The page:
FCC Explores MDU Broadband Regulation
The Federal Communications Commission today requested public feedback into steps it can take to accelerate broadband deployment and tenant choice within multi-dwelling units (MDUs). The FCC is also seeking comment on the impact common agreements between operators and building owners have on next-generation networks.
By addressing MDUs -- which the FCC calls multiple tenant environments (MTEs) and interprets to include both dwellings and working buildings -- the US can close part of the digital divide, according to the agency. (Typically, fixed access vendors also include dorms, barracks and other constructs where multiple individuals or families reside within the general MDU category.) Almost 30% of the US population lives in condos and apartments, the agency said, with millions more working in office buildings.
Given the complexities and cost associated with deploying infrastructure, network operators often want exclusivity or some kind of market advantage if they invest in an MDU rollout. But, the FCC said, if providers know they must share those communication facilities with competitors they're less likely to invest in deployment. To further encourage investment in MTEs and increase consumer broadband choice, the FCC unveiled three steps:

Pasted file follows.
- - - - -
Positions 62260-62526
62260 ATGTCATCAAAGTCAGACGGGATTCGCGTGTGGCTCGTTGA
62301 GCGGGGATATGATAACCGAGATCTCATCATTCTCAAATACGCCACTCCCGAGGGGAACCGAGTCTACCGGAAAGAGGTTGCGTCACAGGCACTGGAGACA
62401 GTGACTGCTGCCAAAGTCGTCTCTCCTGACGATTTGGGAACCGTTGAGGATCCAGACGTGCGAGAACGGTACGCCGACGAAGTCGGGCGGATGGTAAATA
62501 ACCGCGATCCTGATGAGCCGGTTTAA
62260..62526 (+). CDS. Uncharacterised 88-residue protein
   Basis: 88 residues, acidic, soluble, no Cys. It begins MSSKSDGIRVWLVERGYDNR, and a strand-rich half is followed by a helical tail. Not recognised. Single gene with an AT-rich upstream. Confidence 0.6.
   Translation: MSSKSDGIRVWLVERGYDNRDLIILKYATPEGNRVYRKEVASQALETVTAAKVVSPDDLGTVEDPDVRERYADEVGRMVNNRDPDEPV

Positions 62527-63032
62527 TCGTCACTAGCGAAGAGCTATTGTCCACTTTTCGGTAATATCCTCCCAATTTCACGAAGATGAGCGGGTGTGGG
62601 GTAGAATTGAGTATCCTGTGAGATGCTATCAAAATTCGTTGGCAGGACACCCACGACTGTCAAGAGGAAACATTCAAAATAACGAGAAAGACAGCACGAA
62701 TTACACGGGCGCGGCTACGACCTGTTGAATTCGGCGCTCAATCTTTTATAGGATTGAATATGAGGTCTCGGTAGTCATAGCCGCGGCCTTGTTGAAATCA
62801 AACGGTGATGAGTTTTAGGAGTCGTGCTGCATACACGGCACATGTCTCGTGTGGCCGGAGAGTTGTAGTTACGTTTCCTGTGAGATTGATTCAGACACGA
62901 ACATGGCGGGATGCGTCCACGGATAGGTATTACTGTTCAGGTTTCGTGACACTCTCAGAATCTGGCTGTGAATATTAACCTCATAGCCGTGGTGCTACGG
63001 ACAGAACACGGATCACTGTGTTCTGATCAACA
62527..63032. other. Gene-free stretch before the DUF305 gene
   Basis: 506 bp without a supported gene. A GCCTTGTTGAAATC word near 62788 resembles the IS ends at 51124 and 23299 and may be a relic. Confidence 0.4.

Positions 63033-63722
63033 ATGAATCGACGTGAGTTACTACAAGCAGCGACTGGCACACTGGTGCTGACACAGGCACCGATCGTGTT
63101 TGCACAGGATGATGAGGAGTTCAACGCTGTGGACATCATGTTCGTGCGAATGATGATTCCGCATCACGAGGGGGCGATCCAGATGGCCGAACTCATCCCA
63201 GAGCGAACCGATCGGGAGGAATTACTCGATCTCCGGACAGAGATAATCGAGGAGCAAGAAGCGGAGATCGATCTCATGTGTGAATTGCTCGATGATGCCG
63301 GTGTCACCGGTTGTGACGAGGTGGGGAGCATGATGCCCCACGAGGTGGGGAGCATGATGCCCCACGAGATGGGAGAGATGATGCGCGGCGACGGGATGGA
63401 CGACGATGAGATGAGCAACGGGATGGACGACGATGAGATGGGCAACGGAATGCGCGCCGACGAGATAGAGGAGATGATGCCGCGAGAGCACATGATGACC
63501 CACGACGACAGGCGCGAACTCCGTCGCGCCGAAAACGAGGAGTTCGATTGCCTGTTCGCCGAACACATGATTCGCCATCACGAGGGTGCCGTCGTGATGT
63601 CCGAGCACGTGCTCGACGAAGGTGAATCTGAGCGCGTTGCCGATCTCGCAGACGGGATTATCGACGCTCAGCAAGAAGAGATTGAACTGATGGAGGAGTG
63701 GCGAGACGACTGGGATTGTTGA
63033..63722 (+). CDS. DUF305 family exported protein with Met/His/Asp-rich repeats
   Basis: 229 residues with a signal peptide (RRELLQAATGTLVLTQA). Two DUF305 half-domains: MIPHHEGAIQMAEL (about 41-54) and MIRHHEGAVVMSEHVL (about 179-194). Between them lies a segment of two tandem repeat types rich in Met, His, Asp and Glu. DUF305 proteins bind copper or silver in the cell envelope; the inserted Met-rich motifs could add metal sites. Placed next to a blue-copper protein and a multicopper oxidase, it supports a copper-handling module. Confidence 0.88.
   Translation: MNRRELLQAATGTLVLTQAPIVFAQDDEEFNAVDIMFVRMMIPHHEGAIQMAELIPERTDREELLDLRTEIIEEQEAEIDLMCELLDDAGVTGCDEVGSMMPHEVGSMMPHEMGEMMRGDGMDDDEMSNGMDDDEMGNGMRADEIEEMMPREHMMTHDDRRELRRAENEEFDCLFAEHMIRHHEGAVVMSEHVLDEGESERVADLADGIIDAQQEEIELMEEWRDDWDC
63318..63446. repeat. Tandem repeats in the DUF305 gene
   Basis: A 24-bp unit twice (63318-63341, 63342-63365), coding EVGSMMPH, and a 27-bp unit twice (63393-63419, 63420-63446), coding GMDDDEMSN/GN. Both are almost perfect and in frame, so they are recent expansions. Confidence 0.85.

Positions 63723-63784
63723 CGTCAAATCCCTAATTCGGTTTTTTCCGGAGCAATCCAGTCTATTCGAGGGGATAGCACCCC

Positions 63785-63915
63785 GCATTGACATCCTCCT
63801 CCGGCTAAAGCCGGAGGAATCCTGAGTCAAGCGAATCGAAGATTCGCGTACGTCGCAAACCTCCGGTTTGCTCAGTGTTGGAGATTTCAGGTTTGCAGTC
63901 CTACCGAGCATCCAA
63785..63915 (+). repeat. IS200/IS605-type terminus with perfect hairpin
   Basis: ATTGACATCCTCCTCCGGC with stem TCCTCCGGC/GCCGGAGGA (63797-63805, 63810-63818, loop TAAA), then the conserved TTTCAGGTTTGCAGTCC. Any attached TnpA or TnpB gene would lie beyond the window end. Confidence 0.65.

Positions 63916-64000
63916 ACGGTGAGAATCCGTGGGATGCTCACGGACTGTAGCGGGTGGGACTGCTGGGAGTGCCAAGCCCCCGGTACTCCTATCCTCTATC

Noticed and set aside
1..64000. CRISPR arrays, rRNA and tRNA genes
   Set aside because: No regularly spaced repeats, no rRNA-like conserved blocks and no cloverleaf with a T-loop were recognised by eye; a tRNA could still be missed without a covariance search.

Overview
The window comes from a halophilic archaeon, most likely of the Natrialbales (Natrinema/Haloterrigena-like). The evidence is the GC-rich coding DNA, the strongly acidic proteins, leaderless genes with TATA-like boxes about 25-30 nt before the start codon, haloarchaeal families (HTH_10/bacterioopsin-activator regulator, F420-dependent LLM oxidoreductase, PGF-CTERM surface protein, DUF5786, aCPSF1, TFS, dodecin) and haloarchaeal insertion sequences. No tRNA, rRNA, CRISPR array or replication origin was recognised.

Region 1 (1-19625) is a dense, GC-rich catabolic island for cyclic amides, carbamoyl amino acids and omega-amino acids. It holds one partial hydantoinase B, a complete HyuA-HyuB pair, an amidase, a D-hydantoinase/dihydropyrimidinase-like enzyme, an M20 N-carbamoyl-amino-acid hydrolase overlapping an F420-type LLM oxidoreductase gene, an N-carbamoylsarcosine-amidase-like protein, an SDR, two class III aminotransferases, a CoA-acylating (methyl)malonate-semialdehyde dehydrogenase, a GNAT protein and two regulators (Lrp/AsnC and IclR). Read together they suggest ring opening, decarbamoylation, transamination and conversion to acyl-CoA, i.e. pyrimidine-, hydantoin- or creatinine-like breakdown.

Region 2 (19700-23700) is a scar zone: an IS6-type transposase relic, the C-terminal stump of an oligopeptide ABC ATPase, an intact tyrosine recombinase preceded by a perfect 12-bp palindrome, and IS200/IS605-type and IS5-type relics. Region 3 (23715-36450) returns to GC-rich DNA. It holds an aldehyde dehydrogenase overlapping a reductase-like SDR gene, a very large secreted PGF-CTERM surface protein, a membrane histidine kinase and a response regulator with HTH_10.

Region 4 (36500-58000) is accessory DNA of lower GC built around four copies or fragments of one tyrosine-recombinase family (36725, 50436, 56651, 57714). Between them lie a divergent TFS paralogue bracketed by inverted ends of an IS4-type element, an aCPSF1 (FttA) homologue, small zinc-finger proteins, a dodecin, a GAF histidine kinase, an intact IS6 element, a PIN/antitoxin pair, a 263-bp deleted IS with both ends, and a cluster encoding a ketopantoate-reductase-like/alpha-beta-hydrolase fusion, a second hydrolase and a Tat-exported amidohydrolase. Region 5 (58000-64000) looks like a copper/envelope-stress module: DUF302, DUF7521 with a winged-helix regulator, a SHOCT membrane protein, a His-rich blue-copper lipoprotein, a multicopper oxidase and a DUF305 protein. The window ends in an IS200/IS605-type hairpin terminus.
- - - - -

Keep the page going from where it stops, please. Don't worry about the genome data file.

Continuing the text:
- Notice of proposed rulemaking (NPRM): The FCC wants public input on additional actions it can take to speed up broadband networks and services, especially comments on the effects on competitors and deployments of revenue-sharing agreements between owners and providers, exclusivity regarding rooftop facilities and single-provider wiring arrangements.
- Declaratory ruling: The Commission clarified that it wants state and local experimentation to increase MTE access as long as these acts abide by federal law and policy
- San Fran Sharing: The FCC preempted part of a San Francisco ordinance that required sharing in-use wiring in MTEs, a mandate that "deters deters broadband deployment, undercuts the Commissionís rules regarding control of cable wiring in residential MTEs, and threatens the Commissionís framework to protect the technical integrity of cable systems for the benefit of viewers," the FCC wrote.
— Alison Diana, Editor, Broadband World News. Follow us on Twitter or @alisoncdiana.
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